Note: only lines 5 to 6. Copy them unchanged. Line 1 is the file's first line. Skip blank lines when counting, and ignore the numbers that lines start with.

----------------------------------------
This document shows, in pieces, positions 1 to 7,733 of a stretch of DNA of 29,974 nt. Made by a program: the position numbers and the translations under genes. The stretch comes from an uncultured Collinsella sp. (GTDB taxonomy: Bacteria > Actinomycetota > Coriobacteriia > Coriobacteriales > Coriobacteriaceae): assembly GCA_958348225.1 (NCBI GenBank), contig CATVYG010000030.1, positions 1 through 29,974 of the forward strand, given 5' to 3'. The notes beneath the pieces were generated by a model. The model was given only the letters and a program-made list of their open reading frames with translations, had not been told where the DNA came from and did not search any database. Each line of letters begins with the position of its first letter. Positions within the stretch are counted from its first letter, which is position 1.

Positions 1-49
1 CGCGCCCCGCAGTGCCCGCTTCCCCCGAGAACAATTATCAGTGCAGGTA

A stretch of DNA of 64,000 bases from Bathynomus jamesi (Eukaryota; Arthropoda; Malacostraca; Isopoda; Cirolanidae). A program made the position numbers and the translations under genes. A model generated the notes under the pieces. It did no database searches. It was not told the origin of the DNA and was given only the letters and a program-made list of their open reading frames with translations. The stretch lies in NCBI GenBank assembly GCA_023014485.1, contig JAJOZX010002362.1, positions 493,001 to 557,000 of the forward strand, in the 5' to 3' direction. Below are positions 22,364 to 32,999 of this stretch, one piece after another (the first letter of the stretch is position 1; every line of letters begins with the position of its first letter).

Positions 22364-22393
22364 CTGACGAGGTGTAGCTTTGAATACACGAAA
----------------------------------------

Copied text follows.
Positions 22364-22393
22364 CTGACGAGGTGTAGCTTTGAATACACGAAA